Fitness studios and gyms were designed to help people become healthier versions of themselves, but the truth is that most fitness spaces aren't accessible to everyone. In a community where Instagram influencers and fitness bros reign supreme, gyms and studios can feel really exclusionary to folks who don't fit into the narrow ideal of what a "person doing fitness" looks like.

As a queer, white, cisgender woman, I have an incredible amount of privilege. The gym spaces I feel comfortable in aren't going to be the same as what people of color, people with disabilities, and trans folks might feel comfortable in, but I've still had a hard time navigating a fitness scene where it sometimes feels like you need to be straight to fit in.

A welcoming gym space is important.

And it's especially crucial for the LGBTQ+ community, considering that we are at an increased risk for issues such as , , and , all emotional health issues that exercise to help. A lot of gyms may claim to be "" a "" and a "" but many one-size-fits-all spaces fall short when it comes to providing positive experiences for the queer community.

So in an effort to make a fitness space that was more inclusive and accessible for everybody, Nathalie Huerta opened in Oakland, CA, in 2010. "I grew up as an athlete and played basketball in college, but as I came into my identity as a lesbian and began presenting myself more masculinely, I began to feel less and less comfortable and safe in gyms—and I was a personal trainer," she says.

"So here I was as a person with knowledge about fitness, feeling out of place in regular gyms. I figured I couldn't be the only queer person having these negative experiences, so when my hunt for a queer-friendly gym came up short, I opened Queer Gym."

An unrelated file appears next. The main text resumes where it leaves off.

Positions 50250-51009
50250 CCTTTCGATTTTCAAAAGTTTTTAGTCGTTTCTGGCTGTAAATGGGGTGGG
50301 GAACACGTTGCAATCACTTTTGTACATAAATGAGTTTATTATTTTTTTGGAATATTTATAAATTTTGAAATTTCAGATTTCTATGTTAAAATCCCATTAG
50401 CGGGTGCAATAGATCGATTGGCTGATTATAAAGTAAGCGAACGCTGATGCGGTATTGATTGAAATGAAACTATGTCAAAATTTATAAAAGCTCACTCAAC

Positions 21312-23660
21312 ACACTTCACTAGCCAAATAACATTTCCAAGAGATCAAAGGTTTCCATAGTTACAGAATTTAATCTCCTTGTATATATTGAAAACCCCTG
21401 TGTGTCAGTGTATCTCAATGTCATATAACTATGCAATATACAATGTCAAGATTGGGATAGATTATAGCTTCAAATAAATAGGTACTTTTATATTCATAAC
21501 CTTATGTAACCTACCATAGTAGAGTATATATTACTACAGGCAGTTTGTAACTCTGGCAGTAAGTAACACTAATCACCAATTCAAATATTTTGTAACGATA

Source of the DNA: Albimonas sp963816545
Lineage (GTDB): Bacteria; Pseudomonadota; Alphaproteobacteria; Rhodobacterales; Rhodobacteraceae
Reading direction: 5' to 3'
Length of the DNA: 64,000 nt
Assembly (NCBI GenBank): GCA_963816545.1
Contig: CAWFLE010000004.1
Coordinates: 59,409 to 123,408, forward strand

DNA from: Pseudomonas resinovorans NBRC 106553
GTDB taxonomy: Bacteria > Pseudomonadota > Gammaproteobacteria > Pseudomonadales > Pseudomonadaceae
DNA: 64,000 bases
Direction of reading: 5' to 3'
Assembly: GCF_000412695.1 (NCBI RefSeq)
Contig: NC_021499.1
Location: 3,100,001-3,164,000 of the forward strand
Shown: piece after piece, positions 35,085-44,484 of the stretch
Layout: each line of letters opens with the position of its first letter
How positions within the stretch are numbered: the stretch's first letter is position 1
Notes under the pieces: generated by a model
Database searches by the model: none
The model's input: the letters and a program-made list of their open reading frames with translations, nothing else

As Queer Gym's name suggests, the space primarily exists to give non-binary, agender, gender non-conforming, and queer folks a safe space to exercise.

And Queer Gym is not the only gym of its kind.

hosts a monthly naked yoga class specifically for trans and cis women, and anyone assigned female at birth, is a Portland, OR, queer gym, and is a queer-friendly space in Austin, TX.

"Making sure your gym and fitness studio is actually inclusive takes more than just slapping on a rainbow flag or sticker or celebrating pride. It starts with understanding the LGBTQ+ community and doing the work to include those folks and make them feel safe in your language, coaching, signage, and advertisements," Huerta says.

Whether you're a gym owner, a fitness instructor, or a regular fitness class attendee, there are actionable ways you can help you make your fitness spaces more inclusive of and welcoming for trans and queer folks. Here's how to get started:

1. Ask people what their pronouns are.

It's not always possible to know a person's gender identity by looking at them. An easy way to avoid misgendering someone or gendering them without their consent is to use the third-person "they/them" and and to avoid gendered language such as "sir," "miss," "ladies," and "guys."

At Queer Gym, the trainers begin each class by going around and having everyone share their name and preferred pronouns. For example, "Hi, I'm Gabrielle Kassel, I'm from New York, and I use she/her or they/them pronouns."

Shana Sumer, Queer Gym member and head of community and social media at , says she's noticed that discussing gender pronouns encourages people to share other important information about themselves with the trainer they may not have otherwise disclosed, like medical conditions or pregnancy.

2. Stop gendering exercises and fitness equipment.

"A barbell does not have a gender," Huerta says. "At most gyms, the 45-pound barbell is referred to as the men's barbell, while the 35-pound barbell is referred to as the women's barbell. There's no need to gender fitness equipment like that." Instead, the trainers at Queer Gym might suggest that folks with smaller hands use the 35-pound barbell, while folks with bigger hands use the 45-pound barbell.

Similarly, instead of assigning weight to the group of exercisers by gender, fitness instructors should rely on more fitness-based markers. "If you can run a mile in less than eight minutes, aim for 20 burpees per minute in this workout," would be a good replacement for the always irksome, "Guys, try to get 20 burpees per minute, and ladies, aim for 16."